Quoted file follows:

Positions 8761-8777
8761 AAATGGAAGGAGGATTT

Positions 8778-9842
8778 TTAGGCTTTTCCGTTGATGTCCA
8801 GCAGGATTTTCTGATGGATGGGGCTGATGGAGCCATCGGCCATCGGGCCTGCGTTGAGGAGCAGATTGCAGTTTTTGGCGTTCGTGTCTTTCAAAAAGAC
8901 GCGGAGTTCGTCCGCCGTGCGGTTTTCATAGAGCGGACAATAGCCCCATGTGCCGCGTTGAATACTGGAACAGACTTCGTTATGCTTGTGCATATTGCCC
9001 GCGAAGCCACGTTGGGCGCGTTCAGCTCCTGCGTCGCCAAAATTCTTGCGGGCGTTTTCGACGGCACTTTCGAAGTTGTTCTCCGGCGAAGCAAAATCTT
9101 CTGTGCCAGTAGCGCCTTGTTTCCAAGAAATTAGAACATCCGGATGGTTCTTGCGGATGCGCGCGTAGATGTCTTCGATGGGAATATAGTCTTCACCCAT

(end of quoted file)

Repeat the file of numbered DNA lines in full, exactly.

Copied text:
Positions 8761-8777
8761 AAATGGAAGGAGGATTT

Positions 8778-9842
8778 TTAGGCTTTTCCGTTGATGTCCA
8801 GCAGGATTTTCTGATGGATGGGGCTGATGGAGCCATCGGCCATCGGGCCTGCGTTGAGGAGCAGATTGCAGTTTTTGGCGTTCGTGTCTTTCAAAAAGAC
8901 GCGGAGTTCGTCCGCCGTGCGGTTTTCATAGAGCGGACAATAGCCCCATGTGCCGCGTTGAATACTGGAACAGACTTCGTTATGCTTGTGCATATTGCCC
9001 GCGAAGCCACGTTGGGCGCGTTCAGCTCCTGCGTCGCCAAAATTCTTGCGGGCGTTTTCGACGGCACTTTCGAAGTTGTTCTCCGGCGAAGCAAAATCTT
9101 CTGTGCCAGTAGCGCCTTGTTTCCAAGAAATTAGAACATCCGGATGGTTCTTGCGGATGCGCGCGTAGATGTCTTCGATGGGAATATAGTCTTCACCCAT